Rare Universal Geneve Compur 30 circa 1940    Sold

Reference/Model: Universal Geneve Compur 30 Ref. 22422

Case: All Stainless Steel

Dimensions: 35mm without crown

Function: Chronograph

Caliber: UG Cal. 386 Manual Wind

Strap: 18mm handmade suede

In 1934, Universal Genève introduced a set of innovations, like changing their name to “Universal Watch Co Ltd. Genève”, with the goal of capturing more investors and skip through the crisis the world was living at the moment. With these innovations, they introduced a new line of watches presenting the first chronograph with two pushers (before they were only monopusher) that also had the first movement with two column wheels (Patent nº. 83340): the “Compur”.


Three years later, in 1937, they registered a new name, simplifying the name on their watches to “Universal Geneve”. Despite the huge crisis hitting the entire world at that time, the Compur and Compax chronographs had a very good impact and became one of the most sold chronographs during the 30s. A peculiar difference between the Compur and Compax chronographs is found on the dial and particularly on the right sub register; the telephone units counter. This counter was used to measure the lapse of 3-minute telephone units and was particularly useful for long-distance telephone calls. Consequently, the minutes dial features longer, baton-shaped minutes markers which are sometimes colored red to make them more visible, positioned at the third, sixth and ninth minutes. This system made it very easy to see whether or not the next unit had been started. The scale was later abandoned when various other methods for calculating call charges were developed. As the Compax chronographs can time up to 30 minutes, the Compur could do so up to 45.


The Compur model is particularly rare within UG chronos, however, there is an even rarer version: the “Compur 30”. The main difference between the Compur and Compur 30 is in the movement; the Compur chronographs used the more commonly seen UG cal. 285 or 286 but the Compur 30 came with a cal. 281 or a very unusual cal. 386.


This model we offer here has a serial number 760xxx dating it back to the year 1940. This particular Ref. “22422” is very sough-after and rare due to the black dial and gilt registers and arabic numerals as you usually see them with a white face or, if they came with a black dial, the numerals were normally in white. It was only in 1936/37 that the reference number started to appear punched on the caseback, alongside the serial number. From 1936/37 to 1940, case reference numbers were four-digit numbers assigned at random and by current standards, with no apparent logic. After approximately 1940, these reference numbers became five-digit numbers that were assigned with logic. The first number of the reference indicates the material used to make the case, in this case “2” that means it is a steel case, correct. The second number indicates the type of movement, “2” for chronograph, correct. The third number indicates the size of the base plate housing the movement in relation to the calibre used where “4” was used if the case housed a caliber 285 (31.7mm) or derivative. Calibres 385 and the rare 386 in this watch are practically identical to the 285 and derivatives of this one so again, correct. The last two numbers indicate the case design that according to photo archives of models produced from 1940 to the mid-1950s that we studied, “22” is also correct for this type of case.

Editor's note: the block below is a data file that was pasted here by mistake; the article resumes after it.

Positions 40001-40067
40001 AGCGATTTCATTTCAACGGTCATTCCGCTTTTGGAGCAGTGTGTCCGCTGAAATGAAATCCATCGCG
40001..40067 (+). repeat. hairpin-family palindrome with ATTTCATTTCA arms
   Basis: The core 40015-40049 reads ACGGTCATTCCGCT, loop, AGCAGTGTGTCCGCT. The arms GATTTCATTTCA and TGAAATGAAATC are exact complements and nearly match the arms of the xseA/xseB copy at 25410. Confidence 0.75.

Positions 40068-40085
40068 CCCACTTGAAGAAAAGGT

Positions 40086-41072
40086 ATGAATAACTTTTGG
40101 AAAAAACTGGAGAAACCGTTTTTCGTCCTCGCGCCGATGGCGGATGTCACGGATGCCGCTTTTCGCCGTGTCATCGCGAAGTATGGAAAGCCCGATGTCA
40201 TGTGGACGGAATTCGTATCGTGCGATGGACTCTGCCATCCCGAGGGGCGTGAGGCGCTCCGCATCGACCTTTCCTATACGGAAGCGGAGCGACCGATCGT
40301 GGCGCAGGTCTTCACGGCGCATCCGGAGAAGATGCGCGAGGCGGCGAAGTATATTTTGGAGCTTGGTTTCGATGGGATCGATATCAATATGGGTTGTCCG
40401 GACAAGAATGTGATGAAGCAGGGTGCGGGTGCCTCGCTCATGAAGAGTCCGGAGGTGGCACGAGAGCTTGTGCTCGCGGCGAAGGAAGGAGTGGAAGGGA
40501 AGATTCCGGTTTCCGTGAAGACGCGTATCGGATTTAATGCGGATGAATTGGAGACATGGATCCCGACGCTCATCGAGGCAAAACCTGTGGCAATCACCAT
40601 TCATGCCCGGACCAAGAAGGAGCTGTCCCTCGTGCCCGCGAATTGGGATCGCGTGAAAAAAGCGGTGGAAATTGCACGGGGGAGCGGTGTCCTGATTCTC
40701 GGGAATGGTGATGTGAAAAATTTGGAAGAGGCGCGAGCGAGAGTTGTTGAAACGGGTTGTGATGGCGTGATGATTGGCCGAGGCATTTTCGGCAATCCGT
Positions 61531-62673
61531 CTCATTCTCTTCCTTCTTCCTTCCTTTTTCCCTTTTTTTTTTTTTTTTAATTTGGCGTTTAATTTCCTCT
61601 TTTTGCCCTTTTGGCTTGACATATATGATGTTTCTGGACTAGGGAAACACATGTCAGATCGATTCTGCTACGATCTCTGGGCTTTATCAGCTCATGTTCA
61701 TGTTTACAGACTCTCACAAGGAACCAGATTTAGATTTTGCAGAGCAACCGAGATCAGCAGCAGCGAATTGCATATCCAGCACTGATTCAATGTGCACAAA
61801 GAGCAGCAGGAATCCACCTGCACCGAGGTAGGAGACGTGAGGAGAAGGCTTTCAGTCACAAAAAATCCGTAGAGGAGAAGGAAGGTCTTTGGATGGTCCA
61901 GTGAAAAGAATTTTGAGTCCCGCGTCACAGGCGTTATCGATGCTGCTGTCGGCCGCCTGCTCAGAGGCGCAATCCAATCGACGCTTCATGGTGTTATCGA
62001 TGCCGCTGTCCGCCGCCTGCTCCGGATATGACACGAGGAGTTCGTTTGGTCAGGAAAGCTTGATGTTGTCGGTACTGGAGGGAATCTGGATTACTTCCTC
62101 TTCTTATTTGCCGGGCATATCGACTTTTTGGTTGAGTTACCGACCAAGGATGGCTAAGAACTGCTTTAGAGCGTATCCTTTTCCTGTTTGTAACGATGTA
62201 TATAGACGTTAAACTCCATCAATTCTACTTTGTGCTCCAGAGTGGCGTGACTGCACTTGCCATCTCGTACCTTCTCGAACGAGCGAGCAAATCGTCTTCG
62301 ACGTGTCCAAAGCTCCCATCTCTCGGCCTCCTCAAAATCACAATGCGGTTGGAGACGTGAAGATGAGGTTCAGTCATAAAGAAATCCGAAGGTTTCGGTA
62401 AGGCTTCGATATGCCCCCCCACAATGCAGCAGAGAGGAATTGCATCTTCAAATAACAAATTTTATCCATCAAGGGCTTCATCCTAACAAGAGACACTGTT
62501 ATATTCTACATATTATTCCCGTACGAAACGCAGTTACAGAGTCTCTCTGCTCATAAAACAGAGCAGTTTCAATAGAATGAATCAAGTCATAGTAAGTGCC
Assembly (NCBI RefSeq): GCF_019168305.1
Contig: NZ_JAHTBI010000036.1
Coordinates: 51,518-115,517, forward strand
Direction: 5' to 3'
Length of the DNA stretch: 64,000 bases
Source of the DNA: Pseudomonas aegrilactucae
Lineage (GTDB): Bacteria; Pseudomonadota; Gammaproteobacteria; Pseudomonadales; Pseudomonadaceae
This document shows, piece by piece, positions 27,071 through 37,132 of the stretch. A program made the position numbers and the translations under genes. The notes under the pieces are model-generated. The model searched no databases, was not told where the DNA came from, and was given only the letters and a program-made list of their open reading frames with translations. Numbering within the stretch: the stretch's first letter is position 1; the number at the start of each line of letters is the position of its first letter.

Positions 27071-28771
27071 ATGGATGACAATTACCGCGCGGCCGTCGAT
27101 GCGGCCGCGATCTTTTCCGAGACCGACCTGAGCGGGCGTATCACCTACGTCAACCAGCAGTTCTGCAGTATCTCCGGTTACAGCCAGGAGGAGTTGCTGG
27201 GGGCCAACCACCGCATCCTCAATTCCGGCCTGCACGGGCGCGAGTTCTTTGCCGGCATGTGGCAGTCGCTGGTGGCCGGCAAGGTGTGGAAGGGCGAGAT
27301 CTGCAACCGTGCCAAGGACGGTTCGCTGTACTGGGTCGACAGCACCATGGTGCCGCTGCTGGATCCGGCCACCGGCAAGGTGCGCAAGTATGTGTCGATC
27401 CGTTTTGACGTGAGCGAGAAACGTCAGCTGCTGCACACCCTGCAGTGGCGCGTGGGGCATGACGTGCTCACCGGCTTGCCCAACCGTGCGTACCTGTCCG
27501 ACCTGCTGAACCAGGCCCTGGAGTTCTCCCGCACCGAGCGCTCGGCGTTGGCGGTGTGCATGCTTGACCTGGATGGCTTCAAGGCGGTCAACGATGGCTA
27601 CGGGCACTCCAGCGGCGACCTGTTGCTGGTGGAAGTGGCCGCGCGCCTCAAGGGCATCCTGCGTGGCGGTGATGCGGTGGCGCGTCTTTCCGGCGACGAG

Until the early 1940s, Universal Geneve used a particular stamp on the inside of the caseback which was the “Universal U.W. Geneve” logo where steel cases were also stamped “ENVERSTEEL”. Correct.


The original and untouched dial has two gilt registers (a seconds counter to the left and a correct telephone units counter to the right) and gilt Arabic numerals. The UG printing is original and in white. At 6 we find the Compur 30 printing which has faded away with time, where we can see the relief of the letters, giving us guarantee of its originality and no repainting on it and giving it so much character, details that add value talking vintage. If there is something that makes this watch even rarer is the outer original creamy tachometric scale based on 1000. If you ever had the opportunity to come across a gilt Compur 30, you would have seen it with a black scale too. It produces a beautiful contrast with the black dial. It is a configuration that we have never ever seen before. Original refined bâton hands made of burnished steel. The 35mm (not counting the original crown) all stainless steel case polish and glaze finished in three parts with lunette, rectangular pushers and curved lugs is in very good and original (unpolished) condition. The unpolished snap caseback has some normal signs of use and wear but the serial and reference numbers remain clearly visible. Inside we find a rare manually wound in-house caliber 386 that has been serviced by our qualified watchmaker and it is running good, with all chrono functions working as they should.


Indeed, this is an excellent opportunity to get an excellent all original and correct highly collectible quality watch with very rare characteristics within a brand that keeps gaining popularity amongst big collectors and, absolutely, a piece with undeniable history.